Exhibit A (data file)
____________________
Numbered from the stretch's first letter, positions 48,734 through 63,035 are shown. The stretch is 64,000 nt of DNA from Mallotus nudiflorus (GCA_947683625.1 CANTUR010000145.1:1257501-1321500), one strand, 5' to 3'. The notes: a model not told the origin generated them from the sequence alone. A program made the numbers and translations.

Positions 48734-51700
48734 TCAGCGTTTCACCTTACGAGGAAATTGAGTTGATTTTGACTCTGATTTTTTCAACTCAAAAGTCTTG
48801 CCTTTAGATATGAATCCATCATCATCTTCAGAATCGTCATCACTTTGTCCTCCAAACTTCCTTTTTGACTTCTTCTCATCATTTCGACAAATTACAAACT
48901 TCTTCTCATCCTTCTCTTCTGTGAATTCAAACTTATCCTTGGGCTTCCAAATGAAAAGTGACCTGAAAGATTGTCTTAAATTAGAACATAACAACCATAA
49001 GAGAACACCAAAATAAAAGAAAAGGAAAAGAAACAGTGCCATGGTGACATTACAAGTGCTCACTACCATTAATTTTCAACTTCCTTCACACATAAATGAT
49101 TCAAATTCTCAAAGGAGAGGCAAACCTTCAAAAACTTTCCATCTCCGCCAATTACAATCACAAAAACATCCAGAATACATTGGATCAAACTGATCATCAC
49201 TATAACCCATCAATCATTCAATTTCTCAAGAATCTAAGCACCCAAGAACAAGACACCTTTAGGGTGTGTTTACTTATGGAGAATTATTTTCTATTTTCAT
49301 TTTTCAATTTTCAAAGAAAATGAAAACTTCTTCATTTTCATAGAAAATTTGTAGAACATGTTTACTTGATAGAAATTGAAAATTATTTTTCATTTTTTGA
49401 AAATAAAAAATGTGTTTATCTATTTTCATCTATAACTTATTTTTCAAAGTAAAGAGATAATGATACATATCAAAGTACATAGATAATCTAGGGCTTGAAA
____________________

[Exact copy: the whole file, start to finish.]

Numbered from the stretch's first letter, positions 48,734 through 63,035 are shown. The stretch is 64,000 nt of DNA from Mallotus nudiflorus (GCA_947683625.1 CANTUR010000145.1:1257501-1321500), one strand, 5' to 3'. The notes: a model not told the origin generated them from the sequence alone. A program made the numbers and translations.

Positions 48734-51700
48734 TCAGCGTTTCACCTTACGAGGAAATTGAGTTGATTTTGACTCTGATTTTTTCAACTCAAAAGTCTTG
48801 CCTTTAGATATGAATCCATCATCATCTTCAGAATCGTCATCACTTTGTCCTCCAAACTTCCTTTTTGACTTCTTCTCATCATTTCGACAAATTACAAACT
48901 TCTTCTCATCCTTCTCTTCTGTGAATTCAAACTTATCCTTGGGCTTCCAAATGAAAAGTGACCTGAAAGATTGTCTTAAATTAGAACATAACAACCATAA
49001 GAGAACACCAAAATAAAAGAAAAGGAAAAGAAACAGTGCCATGGTGACATTACAAGTGCTCACTACCATTAATTTTCAACTTCCTTCACACATAAATGAT
49101 TCAAATTCTCAAAGGAGAGGCAAACCTTCAAAAACTTTCCATCTCCGCCAATTACAATCACAAAAACATCCAGAATACATTGGATCAAACTGATCATCAC
49201 TATAACCCATCAATCATTCAATTTCTCAAGAATCTAAGCACCCAAGAACAAGACACCTTTAGGGTGTGTTTACTTATGGAGAATTATTTTCTATTTTCAT
49301 TTTTCAATTTTCAAAGAAAATGAAAACTTCTTCATTTTCATAGAAAATTTGTAGAACATGTTTACTTGATAGAAATTGAAAATTATTTTTCATTTTTTGA
49401 AAATAAAAAATGTGTTTATCTATTTTCATCTATAACTTATTTTTCAAAGTAAAGAGATAATGATACATATCAAAGTACATAGATAATCTAGGGCTTGAAA